How does F. Scott Fitzgerald portray the American Dream in The Great Gatsby through his use of symbolism and other literary devices?
Fitzgerald uses a variety of literary devices and symbols to portray the illusory nature of the American Dream in The Great Gatsby. One prominent symbol in the book is the the green light that represents Gatsby’s hopes and dreams for a life with Daisy. Another symbol is the Valley of the Ashes, which represents the ugly consequences of America’s obsession with wealth.
Fitzgerald uses many different mediums to express his views on the "American Dream." In fact, the entire novel can be seen as a commentary on the subject. One symbolic way in which he shows his disenchantment with the "American Dream" is his stark contrast between the haves and the have-nots. East and West Egg are separated to show the difference between new and old money. Fitzgerald comments on the idea that the American Dream is a hoax and one must be born into money in order to reap the benefits. Gatsby, although rich on his own, will never be like Daisy or Tom. The vast lake symbolizes the vast separation between the classes, even if they intermingle at times. Also, the valley of ashes is described very differently from the other places in the novel. Literally "on the other side of the tracks," this place is described using dark colors and depressing imagery . This symbolizes the divide between the physically and metaphorically far-apart classes. The poor will never have what the wealthy...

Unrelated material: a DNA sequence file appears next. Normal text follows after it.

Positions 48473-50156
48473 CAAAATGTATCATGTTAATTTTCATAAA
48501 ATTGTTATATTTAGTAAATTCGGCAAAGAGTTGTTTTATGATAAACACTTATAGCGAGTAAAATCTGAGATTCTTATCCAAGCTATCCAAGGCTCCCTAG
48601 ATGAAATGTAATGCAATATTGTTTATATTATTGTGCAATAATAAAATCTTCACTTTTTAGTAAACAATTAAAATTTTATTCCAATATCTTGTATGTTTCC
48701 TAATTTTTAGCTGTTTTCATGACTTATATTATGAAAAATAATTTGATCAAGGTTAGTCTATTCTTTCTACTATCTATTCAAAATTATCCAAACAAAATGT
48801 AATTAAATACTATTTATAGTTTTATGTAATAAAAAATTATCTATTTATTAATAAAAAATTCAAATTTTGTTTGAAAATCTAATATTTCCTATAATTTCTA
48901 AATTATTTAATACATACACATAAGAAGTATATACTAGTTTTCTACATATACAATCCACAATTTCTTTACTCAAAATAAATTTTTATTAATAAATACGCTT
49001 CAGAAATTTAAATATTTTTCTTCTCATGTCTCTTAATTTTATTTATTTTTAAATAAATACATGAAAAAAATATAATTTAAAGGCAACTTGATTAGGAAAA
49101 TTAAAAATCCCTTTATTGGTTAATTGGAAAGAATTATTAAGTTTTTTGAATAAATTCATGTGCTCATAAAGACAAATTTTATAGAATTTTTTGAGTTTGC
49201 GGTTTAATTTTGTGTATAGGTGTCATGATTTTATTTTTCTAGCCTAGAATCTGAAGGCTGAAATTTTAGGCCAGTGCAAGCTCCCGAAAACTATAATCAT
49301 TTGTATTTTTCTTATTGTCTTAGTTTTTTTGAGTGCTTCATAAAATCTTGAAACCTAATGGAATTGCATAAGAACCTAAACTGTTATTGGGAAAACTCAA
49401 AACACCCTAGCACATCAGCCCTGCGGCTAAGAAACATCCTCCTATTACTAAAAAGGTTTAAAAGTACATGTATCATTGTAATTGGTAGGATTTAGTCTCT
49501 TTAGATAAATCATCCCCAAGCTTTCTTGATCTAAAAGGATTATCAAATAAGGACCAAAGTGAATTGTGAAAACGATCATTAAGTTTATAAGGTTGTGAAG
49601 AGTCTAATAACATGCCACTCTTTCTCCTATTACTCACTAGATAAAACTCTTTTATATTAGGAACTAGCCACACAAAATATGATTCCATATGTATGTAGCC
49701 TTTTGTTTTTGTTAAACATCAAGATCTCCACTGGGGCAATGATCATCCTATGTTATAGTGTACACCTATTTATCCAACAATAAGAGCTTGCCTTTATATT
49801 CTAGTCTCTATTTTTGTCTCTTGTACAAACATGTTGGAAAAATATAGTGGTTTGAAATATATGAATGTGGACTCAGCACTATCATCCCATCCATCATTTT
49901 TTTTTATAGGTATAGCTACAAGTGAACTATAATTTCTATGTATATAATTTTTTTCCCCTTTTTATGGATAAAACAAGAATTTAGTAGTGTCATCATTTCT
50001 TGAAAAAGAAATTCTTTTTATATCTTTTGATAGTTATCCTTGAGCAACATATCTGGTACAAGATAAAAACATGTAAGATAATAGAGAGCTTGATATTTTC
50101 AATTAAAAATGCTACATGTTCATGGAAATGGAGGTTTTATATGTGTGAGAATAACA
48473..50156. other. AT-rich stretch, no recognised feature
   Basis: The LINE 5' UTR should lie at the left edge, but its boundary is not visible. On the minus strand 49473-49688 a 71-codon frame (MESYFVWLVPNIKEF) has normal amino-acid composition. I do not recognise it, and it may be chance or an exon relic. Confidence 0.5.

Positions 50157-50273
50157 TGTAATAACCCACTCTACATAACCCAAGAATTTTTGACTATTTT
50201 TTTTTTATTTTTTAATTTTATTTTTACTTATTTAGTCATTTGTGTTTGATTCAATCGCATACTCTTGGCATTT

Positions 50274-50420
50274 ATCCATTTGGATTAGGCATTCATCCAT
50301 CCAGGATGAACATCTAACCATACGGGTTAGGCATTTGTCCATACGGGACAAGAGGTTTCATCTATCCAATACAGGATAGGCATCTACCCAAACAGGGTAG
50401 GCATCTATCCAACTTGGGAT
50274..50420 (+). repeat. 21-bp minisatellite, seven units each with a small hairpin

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Fitzgerald portrays the American Dream in The Great Gatsby in a variety of ways, but the most apparent is in the characters of Jay Gatsby and Daisy Buchanan, who are together a symbol for the American Dream.
The American Dream historically has been viewed as the promise that those who come to America will "make it" in life and rise to success if they are hard workers. Gatsby's work is suspect, but there is no doubt that he is determined to both rise in life and win Daisy back. If Gatsby represents hard work and dedication, then Daisy represents the money, success, and ultimate happiness that Gatsby hopes to arrive at.
If Daisy is the happiness and success of the American Dream, and Gatsby is the work and determination, then it follows that Tom Buchanan represents America's immorality: the murderer of the American Dream. In the end, Tom sends Wilson to shoot Gatsby, and then takes Daisy for himself, symbolizing a corruption of the American Dream in which immorality leads to happiness and work is not necessarily rewarded.